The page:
Mexico O&G watch: Pemex needs US$8-9bn in 2021 – Bank of America

Bnamericas Published: Wednesday, February 03, 2021
Mexico O&G watch: Pemex needs US$8-9bn in 2021 – Bank of America

Mexican NOC Pemex will require an additional US$8-9bn in economic support from the federal government this year after receiving about US$14bn in 2020, said Bank of America (BofA) in a recent analysis. 

The company is struggling to free up capital, pay its tax obligations, raise production and service its massive debt.

“We believe the company’s business model is unsustainable in the long term,” wrote BofA in the report. “We don’t see a catalyst for meaningful change in the next year, and certainly not before the mid-term elections are held in June 2021.” 

The bank said that even with higher oil prices this year, Pemex has yet to recover from oil production lost during the peak months of the pandemic lockdowns, when it voluntarily reduced its output under an OPEC+ agreement to 1.681Mb/d in May in June 2020 from 1.781Mb/d in March.

The support, said the US bank in a note, would consist of capital increases and tax cuts, where the latter would be the simplest to execute.

BoA said this likely meant a reduction of 5 percentage points in Pemex’s profit-sharing tax (DUC), which would result in fiscal savings of about US$1.5bn. The government lowered the DUC to 58% from 65% in 2020.

"We hope that additional resources will be provided as needed, although the Mexican government has run out of 'emergency funds', essentially trusts established for other purposes where the funds have been used primarily for Pemex,” said the bank. 

Here, BoA referred to the legislature’s controversial action in October to eliminate 109 public trusts to free up around 68.5bn pesos – about a third of those dedicated to science and research while others were long-term autonomous trusts dedicated to a variety of purposes including protecting victims of violence, emergency funds for natural disasters and the arts. 

Pemex’s hedging program, which generated profits estimated between US$2bn and US$4bn in 2020, could help as well, said BoA. 

“The Mexican government could also increase its own loans and channel them to Pemex in different formats, such as bond buybacks, asset purchases, capital injections or other similar transactions." 

This year, Pemex has bond maturities of US$6bn, in addition to US$12bn to US$13bn in short-term bank loans.

Protexa Yaxché update 

Mexican oil services firm Protexa reported that the drilling of the Yaxché 44 shallow water well for Pemex has concluded, with the project completed in 30 days. 

Work in shallow waters of the Gulf of Mexico began on December 19 and ended a month later, the company said in a statement.  

"The drilling of this high-angle directional well, belonging to cluster 4, was carried out in four stages and at the end reached a depth of 4,370m," said Sergio Charles, director of strategic relations and communication at Protexa.

Among Protexa's recent drilling works: in December the Yaxché 61 well was successfully completed, the first “turnkey” project in which the company provided engineering, financing, a next-generation jack-up platform, as well as other complementary services such as boat rental and logistics.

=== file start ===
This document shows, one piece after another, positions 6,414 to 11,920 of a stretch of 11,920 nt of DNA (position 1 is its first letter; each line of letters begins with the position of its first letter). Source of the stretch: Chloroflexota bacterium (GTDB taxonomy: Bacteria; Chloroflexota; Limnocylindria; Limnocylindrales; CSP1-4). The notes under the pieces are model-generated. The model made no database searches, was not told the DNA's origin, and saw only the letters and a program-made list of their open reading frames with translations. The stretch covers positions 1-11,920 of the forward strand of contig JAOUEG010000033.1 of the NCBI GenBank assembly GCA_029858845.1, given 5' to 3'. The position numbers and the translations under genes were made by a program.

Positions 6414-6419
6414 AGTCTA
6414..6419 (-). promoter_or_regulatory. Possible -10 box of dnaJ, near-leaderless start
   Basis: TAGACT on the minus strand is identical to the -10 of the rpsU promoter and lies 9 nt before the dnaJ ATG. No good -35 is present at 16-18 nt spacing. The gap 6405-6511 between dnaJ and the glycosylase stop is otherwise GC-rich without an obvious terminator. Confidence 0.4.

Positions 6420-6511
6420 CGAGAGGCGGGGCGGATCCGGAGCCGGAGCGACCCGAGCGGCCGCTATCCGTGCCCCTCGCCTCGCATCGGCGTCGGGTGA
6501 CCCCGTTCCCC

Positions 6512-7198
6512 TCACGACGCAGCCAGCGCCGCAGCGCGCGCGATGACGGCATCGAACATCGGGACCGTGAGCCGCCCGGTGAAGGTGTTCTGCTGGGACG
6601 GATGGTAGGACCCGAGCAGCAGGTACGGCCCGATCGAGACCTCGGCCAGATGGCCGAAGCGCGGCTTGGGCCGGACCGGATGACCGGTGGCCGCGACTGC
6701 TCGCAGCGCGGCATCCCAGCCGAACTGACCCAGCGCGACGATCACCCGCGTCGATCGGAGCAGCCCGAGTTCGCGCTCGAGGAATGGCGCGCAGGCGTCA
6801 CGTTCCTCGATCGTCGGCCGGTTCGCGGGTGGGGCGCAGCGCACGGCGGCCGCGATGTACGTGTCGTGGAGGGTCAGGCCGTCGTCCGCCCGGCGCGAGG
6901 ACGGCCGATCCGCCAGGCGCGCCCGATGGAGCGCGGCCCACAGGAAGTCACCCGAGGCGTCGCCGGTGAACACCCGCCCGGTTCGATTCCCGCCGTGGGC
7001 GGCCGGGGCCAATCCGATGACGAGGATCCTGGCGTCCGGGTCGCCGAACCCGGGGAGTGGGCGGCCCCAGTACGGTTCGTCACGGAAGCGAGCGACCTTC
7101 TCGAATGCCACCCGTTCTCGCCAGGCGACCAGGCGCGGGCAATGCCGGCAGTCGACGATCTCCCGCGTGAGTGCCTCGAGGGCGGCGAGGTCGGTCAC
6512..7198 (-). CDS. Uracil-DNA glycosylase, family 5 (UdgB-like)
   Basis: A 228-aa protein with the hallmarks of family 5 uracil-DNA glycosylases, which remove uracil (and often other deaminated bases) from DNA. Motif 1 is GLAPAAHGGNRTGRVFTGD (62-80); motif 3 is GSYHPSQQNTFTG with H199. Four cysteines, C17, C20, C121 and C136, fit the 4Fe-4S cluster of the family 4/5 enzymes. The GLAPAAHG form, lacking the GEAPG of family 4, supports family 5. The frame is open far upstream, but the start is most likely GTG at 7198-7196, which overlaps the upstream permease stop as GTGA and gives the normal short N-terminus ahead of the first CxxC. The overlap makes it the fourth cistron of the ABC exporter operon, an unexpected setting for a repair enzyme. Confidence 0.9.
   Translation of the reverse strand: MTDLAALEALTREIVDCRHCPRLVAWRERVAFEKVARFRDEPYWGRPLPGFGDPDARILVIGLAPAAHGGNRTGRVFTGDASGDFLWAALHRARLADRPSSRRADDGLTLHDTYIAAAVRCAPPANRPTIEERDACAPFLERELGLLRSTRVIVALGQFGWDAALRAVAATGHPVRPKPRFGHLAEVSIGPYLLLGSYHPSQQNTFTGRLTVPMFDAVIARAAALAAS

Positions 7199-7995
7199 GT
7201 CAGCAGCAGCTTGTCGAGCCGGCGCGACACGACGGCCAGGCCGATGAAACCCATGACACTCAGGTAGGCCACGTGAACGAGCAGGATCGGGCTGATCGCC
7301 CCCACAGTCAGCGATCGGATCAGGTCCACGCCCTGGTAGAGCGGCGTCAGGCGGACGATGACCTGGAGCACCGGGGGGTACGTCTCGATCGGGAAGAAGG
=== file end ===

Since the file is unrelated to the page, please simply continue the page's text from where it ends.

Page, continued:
Protexa will continue working for another four wells corresponding to Cluster 4: Yaxché 111, Yaxché 15, Yaxché 121 and Yaxché 600. 

Onexpo: New gas stations arriving in 2021 

New gas stations are under construction in the northern Mexican state of Tamaulipas, said private fuel retailer association Onexpo, with projects advancing despite the severe slowdown in permitting of new private stations since the start of the pandemic. 

Onexpo identified six service stations on track to open this year, located in the Altamira area – a hub for hydrocarbon storage – and just north of the state’s border with Veracruz.

José Ángel García Elizondo, president of Onexpo’s energy policy committee, said in a statement on the group’s website that each station represents an average investment of 2mn pesos (US$100,000), but also that investments have been held up by costly delays in the permitting process.

García said that authorities, in efforts to protect workers from the COVID-19 threat, have been able to move slowly, closing offices for weeks at a time at energy regulator CRE and energy environmental agency ASEA

“There are other projects that could start earlier, but they were affected by the closing of the offices of the regulatory bodies and whose return has been gradual, as well as the permits which are gradually coming out. We know that several projects were halted due to this situation,” said García.

In Tamaulipas, there are 556 current permits endorsed by the CRE, mainly concentrated in the regions with the largest populations, such as Nuevo Laredo, Matamoros, Reynosa, Ciudad Victoria and the metropolitan area of Tampico, Ciudad Madero and Altamira.  

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